On Nov 30, 2007 1:52 AM, Gregory Stark <[EMAIL PROTECTED]> wrote:
> "Joshua D. Drake" <[EMAIL PROTECTED]> writes:
> > If you have lots of data it doesn't mean you are modifying lots of
> > data.
> It sure can. How do you modify lots of data if you *don't* have lots data
> the first place? Certainly it doesn't mean you necessarily are, some
> are OLTP which do no large updates. But data warehouses with oodles of
> also often have to do large updates or deletions.
> > I don't think anyone here (good lord I hope not) would say that firing
> > a trigger over 500k rows is fast. Instead you should likely just work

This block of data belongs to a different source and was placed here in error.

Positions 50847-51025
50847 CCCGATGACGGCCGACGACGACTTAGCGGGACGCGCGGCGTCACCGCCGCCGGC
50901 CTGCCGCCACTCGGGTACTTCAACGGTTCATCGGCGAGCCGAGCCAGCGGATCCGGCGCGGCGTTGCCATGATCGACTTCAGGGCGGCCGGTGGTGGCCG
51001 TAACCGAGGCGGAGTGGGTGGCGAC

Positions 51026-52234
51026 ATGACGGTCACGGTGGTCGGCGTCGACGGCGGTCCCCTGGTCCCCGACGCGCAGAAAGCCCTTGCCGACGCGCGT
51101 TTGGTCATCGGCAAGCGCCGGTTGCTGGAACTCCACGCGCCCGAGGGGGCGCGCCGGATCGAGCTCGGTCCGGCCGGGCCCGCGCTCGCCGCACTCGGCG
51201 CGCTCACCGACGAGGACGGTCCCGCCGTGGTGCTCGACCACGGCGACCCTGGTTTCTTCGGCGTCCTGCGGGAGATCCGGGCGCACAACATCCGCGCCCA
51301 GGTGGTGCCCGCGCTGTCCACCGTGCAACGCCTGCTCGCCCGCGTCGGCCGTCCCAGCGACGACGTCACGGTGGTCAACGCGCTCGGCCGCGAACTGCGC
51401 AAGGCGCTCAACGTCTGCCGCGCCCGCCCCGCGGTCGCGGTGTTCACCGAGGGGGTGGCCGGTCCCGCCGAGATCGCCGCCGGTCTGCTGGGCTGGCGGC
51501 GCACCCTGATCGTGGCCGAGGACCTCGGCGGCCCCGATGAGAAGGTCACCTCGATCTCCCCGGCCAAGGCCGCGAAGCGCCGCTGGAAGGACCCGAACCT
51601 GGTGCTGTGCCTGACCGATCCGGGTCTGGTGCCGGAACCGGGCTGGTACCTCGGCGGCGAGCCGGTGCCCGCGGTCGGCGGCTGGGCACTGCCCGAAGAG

> the data
> > outside the partition and then move it directly into the target
> > partition.
> Well you don't even have to do that. You can issue the updates directly
> against the partitions. In fact, that's precisely what the rules
> do... Rules rewrite the query to be a query directly against the
> Come to think of it I think there actually is a correct way to use rules
> wouldn't suffer from the problems that have come up. Instead of putting a
> WHERE clause on the rule just expand deletes and updates to expand to
> and updates against *all* partitions. Then let constraint_exclusion kick
> in to
> narrow down which partitions should actually receive the updates and
> I think triggers are the only solution for insert though.
Another reason to go along with triggers is that "COPY" honors triggers, but
does not honor rules. While trying to do bulk inserts into a parent of
partitioned tables where rules are being employed, the COPY operation will
not be so straightforward.